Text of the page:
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If I intend to create a set of API that will allow other developers to interact with my application, how should I structure this set of API in the sense of packaging?

I am considering this... For all the classes that runs my actual application, I have them in com.app.core So for all features of my actual application, I have them in com.app.core.products, com.app.core.events, com.app.core.views, com.app.core.accounts, etc.

Then subsequently for the set of API classes, I put them in com.app.events, com.app.accounts, com.app.utils, etc.

Is this a good practise?

I've found this very weird in a few ways. First, the core package is open to all. People can still access the core package objects directly, bypassing the API.

Second, I am having repetitive packages both in the 'core' package and in the outer package which serves as the API packages. For instance, com.app.core.accounts consists of all the classes the main application uses to operate its accounts module and com.app.accounts is an set of API classes for other developers to work from.

Third, if having repetitive packages is fine and is the right way to do so, then why wouldn't I simply let anyone access directly to the com.app.core package and I don't have repetitive folders and also the core package is accessible anyway?

What could have been a better way to do this? I working in Java and pretty new to this idea of creating my own API.


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What kind of application you are building? It might be advisable to split it based on the application layers: data access, business logic, UI. –  Olaf May 25 '11 at 18:57
I am building some kind of POS system. Did you mean I could have them like in com.app.views, com.app.model, com.app.controllers. And then these packages will be both the core and API packages? –  Carven May 25 '11 at 19:05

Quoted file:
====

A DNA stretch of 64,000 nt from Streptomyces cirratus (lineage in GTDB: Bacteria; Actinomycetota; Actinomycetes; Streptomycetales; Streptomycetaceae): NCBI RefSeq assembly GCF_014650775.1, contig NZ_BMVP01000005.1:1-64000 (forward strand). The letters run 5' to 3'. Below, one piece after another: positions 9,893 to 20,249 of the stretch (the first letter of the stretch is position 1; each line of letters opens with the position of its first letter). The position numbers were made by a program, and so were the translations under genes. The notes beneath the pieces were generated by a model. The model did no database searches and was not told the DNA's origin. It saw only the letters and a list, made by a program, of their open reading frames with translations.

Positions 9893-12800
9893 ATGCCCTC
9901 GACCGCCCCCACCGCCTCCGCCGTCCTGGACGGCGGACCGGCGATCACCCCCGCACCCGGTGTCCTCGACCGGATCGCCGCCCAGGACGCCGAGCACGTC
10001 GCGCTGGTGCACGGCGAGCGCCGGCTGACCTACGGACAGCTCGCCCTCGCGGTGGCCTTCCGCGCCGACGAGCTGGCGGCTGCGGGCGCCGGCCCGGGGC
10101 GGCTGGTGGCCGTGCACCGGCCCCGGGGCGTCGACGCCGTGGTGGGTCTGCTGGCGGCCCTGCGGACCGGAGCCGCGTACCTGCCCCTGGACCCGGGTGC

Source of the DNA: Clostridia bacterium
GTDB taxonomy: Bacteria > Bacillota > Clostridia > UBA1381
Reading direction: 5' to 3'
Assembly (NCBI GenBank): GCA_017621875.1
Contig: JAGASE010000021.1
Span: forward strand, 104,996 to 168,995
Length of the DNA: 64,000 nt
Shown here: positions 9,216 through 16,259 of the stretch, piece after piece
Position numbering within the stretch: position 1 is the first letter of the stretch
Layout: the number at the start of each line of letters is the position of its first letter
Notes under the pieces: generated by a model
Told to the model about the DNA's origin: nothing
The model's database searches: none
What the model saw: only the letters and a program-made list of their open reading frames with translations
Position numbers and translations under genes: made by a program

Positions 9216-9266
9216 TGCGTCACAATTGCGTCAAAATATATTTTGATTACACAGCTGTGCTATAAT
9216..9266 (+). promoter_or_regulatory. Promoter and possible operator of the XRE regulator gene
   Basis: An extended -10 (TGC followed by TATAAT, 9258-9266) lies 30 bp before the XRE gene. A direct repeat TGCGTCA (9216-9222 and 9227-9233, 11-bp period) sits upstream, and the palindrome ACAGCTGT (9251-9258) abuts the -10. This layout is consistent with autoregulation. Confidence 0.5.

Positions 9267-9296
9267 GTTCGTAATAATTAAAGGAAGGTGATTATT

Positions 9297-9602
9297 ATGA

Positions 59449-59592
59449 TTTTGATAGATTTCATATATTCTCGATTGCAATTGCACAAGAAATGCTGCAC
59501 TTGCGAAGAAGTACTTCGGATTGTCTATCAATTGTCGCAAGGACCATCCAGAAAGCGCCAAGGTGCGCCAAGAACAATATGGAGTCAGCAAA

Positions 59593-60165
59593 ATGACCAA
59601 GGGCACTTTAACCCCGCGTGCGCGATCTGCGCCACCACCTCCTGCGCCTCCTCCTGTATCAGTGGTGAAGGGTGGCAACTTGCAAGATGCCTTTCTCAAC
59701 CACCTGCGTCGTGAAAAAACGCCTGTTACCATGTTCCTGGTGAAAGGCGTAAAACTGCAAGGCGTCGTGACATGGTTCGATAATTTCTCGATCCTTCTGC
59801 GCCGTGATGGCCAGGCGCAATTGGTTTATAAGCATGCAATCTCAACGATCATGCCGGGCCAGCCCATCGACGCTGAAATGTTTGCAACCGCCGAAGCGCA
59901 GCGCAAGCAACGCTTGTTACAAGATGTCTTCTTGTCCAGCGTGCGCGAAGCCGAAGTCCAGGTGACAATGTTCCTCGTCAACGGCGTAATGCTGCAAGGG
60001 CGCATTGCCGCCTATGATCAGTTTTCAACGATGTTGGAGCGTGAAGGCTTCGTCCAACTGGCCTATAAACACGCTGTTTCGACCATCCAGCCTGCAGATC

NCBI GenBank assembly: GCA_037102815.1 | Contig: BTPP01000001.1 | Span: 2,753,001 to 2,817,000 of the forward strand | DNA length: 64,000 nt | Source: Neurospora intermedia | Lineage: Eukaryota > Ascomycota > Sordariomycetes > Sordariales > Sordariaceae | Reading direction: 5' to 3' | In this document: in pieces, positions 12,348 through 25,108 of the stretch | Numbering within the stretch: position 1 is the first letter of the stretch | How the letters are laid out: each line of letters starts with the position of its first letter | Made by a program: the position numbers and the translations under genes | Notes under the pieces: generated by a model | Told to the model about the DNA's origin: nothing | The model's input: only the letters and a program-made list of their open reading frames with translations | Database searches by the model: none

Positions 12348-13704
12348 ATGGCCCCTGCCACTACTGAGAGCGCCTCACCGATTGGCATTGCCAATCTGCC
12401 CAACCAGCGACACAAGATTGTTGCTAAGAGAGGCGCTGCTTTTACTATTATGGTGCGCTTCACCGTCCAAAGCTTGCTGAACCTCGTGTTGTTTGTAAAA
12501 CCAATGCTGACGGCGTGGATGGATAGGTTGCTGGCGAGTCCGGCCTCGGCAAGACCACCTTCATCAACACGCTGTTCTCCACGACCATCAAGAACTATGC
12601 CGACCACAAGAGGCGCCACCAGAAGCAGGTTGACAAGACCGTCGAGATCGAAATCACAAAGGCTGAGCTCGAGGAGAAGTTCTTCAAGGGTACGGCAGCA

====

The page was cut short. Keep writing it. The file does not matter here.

In our subdivision we usually creating two Eclipse projects for an application: framework and UI. Structure of the UI project is controlled by the UI framework we use. Structure of the "meat" project is such that there are package subtrees com.company.application.data, com.company.application.service, com.company.application.process (for background processes) and some misc. packages. –  Olaf May 25 '11 at 19:32

2 Answers 2

up vote 1 down vote accepted

In my opinion those 'repetitive' packages are not a problem. They are just packages after all. The developer that works with your API only only sees them.

Also it's not necessarily a problem that the developer can access your implementation classes. It's the same with Java itself: There are a lot of com.sun classes that can be used but that doesn't mean that you should. It makes porting to another Java runtime difficult.

It also depends a bit on the project. If you work with an architecture that cleanly separates the API from the implementation, the user of your API can't access the implementation. OSGi and Web services come to mind. In this case you can create two different libraries: the implementation and the API with the implementation depending on the API. The API contains all classes that are important for external users. That way separation is quite easy.